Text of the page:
Systemic context plays a crucial role in myocardial regenerative potential. Metabolic and paracrine factors, and the state of the extracellular matrix all have an enormous impact on cardiomyocyte cell cycle activity[6-8]. Reprogrammed cardiomyocytes in an adult heart are not equivalent to developing cardiomyocytes maturing in concert with associated systemic postnatal hormonal changes. Studies have shown that the paracrine, metabolic and structural milieu of an adult mammalian heart favor cellular hypertrophy or senescence over cardiomyocyte proliferation. The myocardial environment in most heart disease patients is probably even less conducive to proliferation and repair, underscoring the challenge of transforming reprogrammed cells into new functional new myocytes. Nonetheless, while the gap between basic research findings and clinically relevant cardiac therapies remains unbridged, cumulative research findings are essential to successful development of those therapies.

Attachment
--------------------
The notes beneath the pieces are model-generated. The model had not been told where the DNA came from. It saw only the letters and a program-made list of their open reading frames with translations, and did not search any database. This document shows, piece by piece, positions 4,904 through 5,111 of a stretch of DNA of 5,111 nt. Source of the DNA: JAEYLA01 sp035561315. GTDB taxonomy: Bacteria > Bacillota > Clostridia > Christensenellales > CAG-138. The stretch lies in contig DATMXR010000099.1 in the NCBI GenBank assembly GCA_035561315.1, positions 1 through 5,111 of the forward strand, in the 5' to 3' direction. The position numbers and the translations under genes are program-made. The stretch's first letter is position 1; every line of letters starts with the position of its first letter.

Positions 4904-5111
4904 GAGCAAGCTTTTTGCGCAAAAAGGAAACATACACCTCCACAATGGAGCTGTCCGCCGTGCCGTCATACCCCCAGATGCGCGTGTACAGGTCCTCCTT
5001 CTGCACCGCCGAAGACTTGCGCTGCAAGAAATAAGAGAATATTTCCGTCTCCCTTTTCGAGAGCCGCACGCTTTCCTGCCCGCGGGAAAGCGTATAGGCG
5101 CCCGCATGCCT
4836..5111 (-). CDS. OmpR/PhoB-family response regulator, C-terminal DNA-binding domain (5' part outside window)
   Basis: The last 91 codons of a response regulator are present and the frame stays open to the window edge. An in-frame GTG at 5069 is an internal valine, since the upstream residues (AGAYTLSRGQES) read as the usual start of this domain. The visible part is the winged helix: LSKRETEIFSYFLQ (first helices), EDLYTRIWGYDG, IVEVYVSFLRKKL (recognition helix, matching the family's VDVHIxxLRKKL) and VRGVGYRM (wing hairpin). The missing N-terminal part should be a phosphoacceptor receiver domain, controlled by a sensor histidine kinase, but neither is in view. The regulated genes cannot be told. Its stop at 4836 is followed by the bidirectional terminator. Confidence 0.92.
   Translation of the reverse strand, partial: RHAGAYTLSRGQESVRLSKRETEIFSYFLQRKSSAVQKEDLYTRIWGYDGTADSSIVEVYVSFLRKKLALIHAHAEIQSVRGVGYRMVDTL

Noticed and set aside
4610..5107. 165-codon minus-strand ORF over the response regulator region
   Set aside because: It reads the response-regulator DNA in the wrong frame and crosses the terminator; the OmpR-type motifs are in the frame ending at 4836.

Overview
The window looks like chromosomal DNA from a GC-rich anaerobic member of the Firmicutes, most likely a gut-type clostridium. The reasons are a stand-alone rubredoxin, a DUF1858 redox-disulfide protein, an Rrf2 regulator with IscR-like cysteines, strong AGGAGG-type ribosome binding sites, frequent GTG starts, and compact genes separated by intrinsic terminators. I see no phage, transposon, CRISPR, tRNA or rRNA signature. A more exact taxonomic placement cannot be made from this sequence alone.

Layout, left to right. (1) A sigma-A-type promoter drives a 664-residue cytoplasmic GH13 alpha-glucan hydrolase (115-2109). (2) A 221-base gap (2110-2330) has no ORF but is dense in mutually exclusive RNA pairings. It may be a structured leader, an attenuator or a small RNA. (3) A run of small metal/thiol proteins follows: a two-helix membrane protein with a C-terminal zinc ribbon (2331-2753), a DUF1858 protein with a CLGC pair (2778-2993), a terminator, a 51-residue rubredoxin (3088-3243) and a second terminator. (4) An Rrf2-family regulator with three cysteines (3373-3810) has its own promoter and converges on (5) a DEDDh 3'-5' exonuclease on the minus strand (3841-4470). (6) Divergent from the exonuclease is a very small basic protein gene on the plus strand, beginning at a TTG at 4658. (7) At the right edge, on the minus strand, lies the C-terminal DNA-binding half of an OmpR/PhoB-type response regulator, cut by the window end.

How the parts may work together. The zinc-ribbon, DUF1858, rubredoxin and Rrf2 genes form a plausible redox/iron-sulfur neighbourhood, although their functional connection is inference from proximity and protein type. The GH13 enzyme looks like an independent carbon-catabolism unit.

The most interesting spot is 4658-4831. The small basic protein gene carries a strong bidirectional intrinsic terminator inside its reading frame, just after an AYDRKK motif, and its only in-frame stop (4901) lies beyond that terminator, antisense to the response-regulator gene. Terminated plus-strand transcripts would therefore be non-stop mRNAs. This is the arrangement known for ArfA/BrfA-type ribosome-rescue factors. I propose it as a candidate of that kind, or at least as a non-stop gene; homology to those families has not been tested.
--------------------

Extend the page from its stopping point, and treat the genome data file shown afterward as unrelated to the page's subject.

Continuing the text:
Many questions about cardiomyocyte proliferation remain unanswered from the basic and clinical perspectives, perhaps the most important being: can adult human cardiomyocytes be coaxed to divide in response to injury on a therapeutically relevant level, and is it possible to quantify this proliferation in recipient human patients? Experiments performed in young adult mice in no way reflect the systemic profile of human heart patients, many of whom are elderly or have underlying comorbidities such as hypertension, diabetes, or other metabolic dysregulation. Timing and dosage of a hypothetical reprogramming therapy, in light of the results presented by Chen et al., represent substantial translational hurdles. How can cardiomyocyte reprogramming be administered safely and titrated to avoid the deleterious effects observed in over-reprogrammed hearts? Would this be possible given the enormous variability among human cardiac patients? Perhaps the real takeaway lesson from this and similar studies investigating cardiomyocyte proliferation lies in understanding what makes an adult cardiomyocyte healthy and capable of cell cycle re-entry to the point of replication. From a preventative medicine point of view, a more realistic approach may be to identify lifestyles and habits that support the more youthful and proliferative cardiomyocyte phenotypes identified in partial reprogramming models. Transcriptomic and proteomic profiling studies comparing youthful and diseased or senescent cardiac phenotypes may provide therapeutically relevant targets for suppressing senescence-associated secretory phenotype, inflammation, or oxidative stress in a time and a dose-dependent way to encourage myocardial healing. Evaluating signaling pathways associated with youthful or proliferative phenotypes could also reveal safer, more reliable targets. Ultimately, combinatorial therapies incorporating multiple restorative strategies probably hold the most promise for improving cardiac patient outcomes.